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Rock Collectors: A Collection

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I like to collect rocks, and so do many other people I know. Rock collectors surely are similar to other kinds of collectors, and surely we have our own peculiarities.

The Rock Collecting Types

I think of a rock collector as someone who compiles rock and mineral specimens as an end in itself. Rock collectors come in several models:

  • The rockhound is the most familiar: someone who enjoys hunting for unusual, rare or valuable minerals in organized group trips to mines. Rockhounds swap specimens with other collectors and may sell small amounts of material. Some tend to acquire piles of "bulk rough" that they may process later, but others may maintain exquisite cabinets of fine mounted minerals. They are hobbyists who may graduate to become dealers.
  • The lapidary collects rocks to make things with them. I would include faceters in this category too: people who cut crystals and gemstones into jewelry makings. They are hobbyists who may graduate to become artisans.
  • Another would be the jackdaw, named for the crowlike bird that gathers shiny objects in its nest. The jackdaw rock collector likes pretty rocks and often decorates with them.

That said, some people collect rocks as a means to an end. I don't call them rock collectors, although they certainly care about rocks:

  • Geologists aren't rock collectors. Their collections have scientific or professional, not personal purposes.
  • Mineral dealers aren't rock collectors, even if they dig up their own material. Their collections are for sale, not for pleasure.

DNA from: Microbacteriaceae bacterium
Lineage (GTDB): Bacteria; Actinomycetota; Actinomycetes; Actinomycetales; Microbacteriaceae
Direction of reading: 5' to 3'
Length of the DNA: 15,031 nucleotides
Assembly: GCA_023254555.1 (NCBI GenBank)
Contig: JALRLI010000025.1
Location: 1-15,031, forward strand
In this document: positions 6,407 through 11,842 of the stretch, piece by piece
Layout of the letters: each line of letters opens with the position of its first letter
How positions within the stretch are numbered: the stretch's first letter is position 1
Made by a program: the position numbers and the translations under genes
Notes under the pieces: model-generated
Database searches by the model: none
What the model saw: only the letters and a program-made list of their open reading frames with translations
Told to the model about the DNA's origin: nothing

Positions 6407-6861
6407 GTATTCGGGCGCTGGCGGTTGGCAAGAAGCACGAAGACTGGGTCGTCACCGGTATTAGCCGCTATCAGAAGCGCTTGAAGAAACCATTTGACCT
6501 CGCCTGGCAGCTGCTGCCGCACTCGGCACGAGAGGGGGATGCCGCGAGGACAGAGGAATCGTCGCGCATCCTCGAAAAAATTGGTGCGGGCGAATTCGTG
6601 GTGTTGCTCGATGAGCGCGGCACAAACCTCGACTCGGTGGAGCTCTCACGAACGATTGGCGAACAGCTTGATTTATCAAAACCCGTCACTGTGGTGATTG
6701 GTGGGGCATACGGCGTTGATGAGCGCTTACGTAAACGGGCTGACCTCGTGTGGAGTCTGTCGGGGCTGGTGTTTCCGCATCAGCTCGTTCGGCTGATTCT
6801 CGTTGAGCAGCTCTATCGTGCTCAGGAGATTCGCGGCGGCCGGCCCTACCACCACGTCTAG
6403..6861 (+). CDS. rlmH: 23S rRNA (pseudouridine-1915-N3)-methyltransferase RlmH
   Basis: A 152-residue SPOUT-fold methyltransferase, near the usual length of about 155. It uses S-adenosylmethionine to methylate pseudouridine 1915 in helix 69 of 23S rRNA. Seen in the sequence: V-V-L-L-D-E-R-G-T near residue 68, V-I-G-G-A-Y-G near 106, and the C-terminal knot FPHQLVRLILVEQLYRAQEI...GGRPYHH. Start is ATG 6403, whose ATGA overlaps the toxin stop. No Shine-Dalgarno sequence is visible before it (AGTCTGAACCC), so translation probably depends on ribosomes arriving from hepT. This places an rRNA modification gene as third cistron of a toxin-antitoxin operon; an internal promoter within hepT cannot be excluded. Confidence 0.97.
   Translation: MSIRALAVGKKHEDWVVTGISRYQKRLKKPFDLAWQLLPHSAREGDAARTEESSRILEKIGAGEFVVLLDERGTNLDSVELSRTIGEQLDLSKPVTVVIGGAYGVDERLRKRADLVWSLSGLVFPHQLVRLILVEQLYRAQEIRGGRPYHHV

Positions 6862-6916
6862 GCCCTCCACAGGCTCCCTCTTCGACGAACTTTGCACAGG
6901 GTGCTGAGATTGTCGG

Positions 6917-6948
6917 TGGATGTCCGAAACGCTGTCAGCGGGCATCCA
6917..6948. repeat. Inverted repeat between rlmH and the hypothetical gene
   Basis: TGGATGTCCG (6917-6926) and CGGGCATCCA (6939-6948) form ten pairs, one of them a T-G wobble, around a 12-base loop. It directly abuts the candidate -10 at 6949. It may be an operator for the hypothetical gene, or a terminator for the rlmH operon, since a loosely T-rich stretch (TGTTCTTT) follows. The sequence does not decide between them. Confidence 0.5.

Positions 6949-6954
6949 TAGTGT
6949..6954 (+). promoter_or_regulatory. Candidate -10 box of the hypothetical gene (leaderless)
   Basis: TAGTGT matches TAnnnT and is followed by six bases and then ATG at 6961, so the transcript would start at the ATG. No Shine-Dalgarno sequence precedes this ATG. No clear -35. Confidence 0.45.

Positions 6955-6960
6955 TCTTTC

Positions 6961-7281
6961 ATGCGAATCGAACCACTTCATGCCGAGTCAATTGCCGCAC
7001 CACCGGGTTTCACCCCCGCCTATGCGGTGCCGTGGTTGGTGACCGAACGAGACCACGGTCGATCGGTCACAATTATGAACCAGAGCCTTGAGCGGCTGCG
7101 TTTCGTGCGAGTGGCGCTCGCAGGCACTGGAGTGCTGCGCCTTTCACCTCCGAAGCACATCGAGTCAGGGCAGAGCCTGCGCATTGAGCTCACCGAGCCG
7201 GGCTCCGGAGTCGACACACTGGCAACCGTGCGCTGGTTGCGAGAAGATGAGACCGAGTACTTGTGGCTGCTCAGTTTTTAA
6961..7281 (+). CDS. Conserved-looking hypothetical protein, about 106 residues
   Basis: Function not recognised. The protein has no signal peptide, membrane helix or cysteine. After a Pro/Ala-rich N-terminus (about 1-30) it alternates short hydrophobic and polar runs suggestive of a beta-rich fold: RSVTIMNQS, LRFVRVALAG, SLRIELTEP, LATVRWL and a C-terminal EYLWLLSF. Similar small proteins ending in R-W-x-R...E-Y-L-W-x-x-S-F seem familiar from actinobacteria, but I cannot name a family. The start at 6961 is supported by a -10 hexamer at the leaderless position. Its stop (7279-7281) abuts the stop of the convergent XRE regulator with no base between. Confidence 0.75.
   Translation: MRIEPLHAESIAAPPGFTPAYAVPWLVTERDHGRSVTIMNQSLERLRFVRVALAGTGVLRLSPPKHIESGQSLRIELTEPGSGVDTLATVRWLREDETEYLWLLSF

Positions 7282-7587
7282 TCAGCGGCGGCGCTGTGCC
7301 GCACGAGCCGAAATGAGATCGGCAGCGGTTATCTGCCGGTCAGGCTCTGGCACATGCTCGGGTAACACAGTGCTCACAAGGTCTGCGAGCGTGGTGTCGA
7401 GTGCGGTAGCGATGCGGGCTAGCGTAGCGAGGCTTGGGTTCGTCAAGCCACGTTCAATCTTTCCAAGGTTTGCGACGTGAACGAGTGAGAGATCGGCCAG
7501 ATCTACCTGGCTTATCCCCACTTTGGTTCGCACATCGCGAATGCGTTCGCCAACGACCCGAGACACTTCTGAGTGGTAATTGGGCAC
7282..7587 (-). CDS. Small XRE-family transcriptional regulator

Teachers and students—and I put myself in this category—are in-between rock collectors. Their collections are for educating themselves and others.

Here are some peculiarities of the only rock collector I really know: myself.

A Student/Teacher's Rock Collection

As a child I was a rock saver, but a coin collector: I had the familiar dark-blue albums with the round slots pre-cut for coins from each year and mint mark. I concentrated on filling those slots. My big rule was that I would only collect coins that I had found myself. Paper-route money was good for that. After a few years I started going to banks and buying rolls of coins to search, but at first that felt like taking a shortcut. Visiting a dealer and buying a coin out of a tray—what was the fun in that? Only toward the end did I start buying coins, to fill the albums once and for all. There's a similar type of stamp collector who accepts only used, postmarked stamps from their own mail.

You don't need to have been a coin (or stamp) collector to become a rock collector. But I did, and one personal rule I kept was to collect only rocks that I've found myself. To me, the virtue in this is that I've documented each stone and its context. It means that each of my stones is connected to an experience in the field. It means that each rock represents something I learned and stands as a reminder. My collection, in brief, is a hoard of knowledge—a rock library.